Working for these individuals changed the way I saw the world. Each day I would put on my coat and tie and fight back tears. I looked like such a fraud and the tie felt more like a noose than a suit accessory, slowly choking every ounce of passion for Hollywood that I had from my being. Long gone were the days of handsome Matt. Where as most of the people working in the mailroom spent on the average of six weeks pushing a cart before promotion, I spent about four months. I tempt on desks and when the agent would arrive to see me sitting there, forcing a smile would mutter... "fuck...." For the next two hours I would frantically roll phone calls until I hung up on a client or said the wrong name, at which point, I would be told to close their door and to get human resources on the phone for them.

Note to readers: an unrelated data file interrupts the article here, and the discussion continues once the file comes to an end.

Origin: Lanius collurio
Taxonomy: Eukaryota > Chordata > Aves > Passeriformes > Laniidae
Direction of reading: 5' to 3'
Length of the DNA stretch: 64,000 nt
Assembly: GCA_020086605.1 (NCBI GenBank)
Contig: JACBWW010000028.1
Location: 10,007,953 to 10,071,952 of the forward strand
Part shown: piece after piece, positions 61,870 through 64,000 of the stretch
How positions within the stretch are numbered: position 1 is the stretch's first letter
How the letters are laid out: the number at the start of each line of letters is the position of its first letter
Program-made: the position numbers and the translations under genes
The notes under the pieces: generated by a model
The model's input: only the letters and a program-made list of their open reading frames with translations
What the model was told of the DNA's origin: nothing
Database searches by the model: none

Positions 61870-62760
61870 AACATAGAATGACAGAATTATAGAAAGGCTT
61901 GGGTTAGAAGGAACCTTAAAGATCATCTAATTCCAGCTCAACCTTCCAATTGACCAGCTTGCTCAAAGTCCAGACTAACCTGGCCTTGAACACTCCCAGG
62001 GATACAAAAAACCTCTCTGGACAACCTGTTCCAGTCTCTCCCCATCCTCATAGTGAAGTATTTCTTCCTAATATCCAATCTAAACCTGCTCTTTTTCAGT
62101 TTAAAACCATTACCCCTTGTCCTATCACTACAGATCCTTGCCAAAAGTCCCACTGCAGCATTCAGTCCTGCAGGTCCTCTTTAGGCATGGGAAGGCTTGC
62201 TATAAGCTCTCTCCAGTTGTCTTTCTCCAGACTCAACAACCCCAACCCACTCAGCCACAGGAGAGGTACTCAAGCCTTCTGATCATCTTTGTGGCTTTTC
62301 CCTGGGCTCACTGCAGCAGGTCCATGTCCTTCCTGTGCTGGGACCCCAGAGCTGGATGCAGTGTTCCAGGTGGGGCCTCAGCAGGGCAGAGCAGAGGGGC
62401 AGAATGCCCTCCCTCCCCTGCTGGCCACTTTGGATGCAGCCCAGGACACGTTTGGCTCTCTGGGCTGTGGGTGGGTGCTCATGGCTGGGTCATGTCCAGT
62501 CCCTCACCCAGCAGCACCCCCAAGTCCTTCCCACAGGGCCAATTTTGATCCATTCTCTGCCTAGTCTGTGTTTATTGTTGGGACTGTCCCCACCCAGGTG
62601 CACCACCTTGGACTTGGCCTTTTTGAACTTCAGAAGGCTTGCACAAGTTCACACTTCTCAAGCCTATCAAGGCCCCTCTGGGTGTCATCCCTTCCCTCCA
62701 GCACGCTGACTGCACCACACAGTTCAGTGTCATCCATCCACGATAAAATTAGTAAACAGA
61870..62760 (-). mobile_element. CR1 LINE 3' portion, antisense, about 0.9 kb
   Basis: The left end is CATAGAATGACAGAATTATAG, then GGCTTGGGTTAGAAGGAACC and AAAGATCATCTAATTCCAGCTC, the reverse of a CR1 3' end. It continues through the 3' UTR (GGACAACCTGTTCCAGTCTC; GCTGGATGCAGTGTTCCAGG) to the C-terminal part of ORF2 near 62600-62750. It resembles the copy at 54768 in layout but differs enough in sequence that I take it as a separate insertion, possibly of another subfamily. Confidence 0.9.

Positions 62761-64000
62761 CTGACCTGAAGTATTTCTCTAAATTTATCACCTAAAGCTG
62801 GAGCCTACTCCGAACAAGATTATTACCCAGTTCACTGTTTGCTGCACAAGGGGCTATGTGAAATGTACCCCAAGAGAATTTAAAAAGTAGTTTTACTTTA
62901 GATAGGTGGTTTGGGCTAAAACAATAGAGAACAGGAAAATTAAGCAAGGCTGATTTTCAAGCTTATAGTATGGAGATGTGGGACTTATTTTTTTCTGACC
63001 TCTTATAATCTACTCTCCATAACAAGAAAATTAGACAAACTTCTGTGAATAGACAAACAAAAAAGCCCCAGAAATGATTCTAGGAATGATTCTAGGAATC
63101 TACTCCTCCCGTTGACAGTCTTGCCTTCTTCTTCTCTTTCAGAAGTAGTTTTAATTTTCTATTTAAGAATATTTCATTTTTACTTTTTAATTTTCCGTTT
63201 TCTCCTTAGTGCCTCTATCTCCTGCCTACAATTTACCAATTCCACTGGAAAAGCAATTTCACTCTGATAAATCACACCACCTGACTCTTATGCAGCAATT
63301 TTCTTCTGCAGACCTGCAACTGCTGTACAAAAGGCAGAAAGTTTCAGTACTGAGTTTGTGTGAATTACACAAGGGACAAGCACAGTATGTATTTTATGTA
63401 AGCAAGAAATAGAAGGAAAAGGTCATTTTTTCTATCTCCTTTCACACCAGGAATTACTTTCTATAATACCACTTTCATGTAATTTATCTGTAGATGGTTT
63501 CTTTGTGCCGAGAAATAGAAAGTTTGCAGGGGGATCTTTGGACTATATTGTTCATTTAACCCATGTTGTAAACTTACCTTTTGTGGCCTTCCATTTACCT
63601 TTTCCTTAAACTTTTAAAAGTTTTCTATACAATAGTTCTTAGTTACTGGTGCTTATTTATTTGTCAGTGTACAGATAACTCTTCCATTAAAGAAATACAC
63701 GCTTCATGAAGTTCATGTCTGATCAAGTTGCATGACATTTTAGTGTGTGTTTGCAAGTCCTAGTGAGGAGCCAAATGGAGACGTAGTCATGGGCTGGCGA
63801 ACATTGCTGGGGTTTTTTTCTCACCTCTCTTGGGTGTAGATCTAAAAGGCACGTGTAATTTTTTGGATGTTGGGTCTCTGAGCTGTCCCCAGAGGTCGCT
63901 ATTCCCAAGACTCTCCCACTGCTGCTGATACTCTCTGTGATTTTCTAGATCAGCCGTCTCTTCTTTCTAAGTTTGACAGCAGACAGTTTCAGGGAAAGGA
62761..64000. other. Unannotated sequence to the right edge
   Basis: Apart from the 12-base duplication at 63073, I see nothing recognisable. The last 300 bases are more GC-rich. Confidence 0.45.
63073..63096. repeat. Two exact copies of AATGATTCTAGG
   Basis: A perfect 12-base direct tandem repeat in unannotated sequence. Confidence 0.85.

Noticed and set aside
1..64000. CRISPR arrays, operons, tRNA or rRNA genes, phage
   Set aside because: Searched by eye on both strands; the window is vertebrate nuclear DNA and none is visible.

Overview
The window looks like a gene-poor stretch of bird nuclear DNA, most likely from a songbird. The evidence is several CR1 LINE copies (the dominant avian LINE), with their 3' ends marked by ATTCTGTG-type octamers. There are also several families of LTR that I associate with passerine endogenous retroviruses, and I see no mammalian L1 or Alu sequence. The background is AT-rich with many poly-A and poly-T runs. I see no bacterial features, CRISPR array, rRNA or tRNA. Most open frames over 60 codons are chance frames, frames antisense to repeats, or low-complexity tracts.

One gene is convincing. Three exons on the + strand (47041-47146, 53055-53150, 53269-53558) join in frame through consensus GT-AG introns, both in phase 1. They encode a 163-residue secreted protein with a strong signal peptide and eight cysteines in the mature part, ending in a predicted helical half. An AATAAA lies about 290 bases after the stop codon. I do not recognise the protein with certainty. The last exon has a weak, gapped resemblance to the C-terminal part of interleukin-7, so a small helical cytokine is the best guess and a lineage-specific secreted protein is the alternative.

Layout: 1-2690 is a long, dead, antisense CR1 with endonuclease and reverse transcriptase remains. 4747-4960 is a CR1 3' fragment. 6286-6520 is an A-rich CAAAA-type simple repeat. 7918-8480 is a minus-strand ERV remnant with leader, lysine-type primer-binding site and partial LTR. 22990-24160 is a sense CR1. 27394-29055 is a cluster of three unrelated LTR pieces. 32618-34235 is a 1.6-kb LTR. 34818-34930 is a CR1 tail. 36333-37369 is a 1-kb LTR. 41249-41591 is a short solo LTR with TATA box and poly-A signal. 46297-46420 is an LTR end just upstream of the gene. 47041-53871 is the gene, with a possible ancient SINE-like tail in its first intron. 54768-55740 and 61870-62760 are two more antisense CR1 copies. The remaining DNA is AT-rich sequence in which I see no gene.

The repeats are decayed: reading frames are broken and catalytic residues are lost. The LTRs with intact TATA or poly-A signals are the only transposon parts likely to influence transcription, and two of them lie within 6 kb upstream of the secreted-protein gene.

One particularly fond memory I have of this anxiety was on a day on the desk of a man, who even by this agency's standards, was terrifying. I had Ryan Seacrest on a line, Dick Clark on another, Gene Simmons on a third and his wife on the fourth. He told me to connect his wife, and instead I hung up on everyone. He told me that I had just hung up on ten million dollars of commissions, to close his door and call human resources. I hung my head, took off my headset, pushed in the desk chair, and, in my coat and tie, preemptively returned to the mailroom where for the rest of the day, I tossed wadded up paper balls into the trash can with the other mailroom staffers.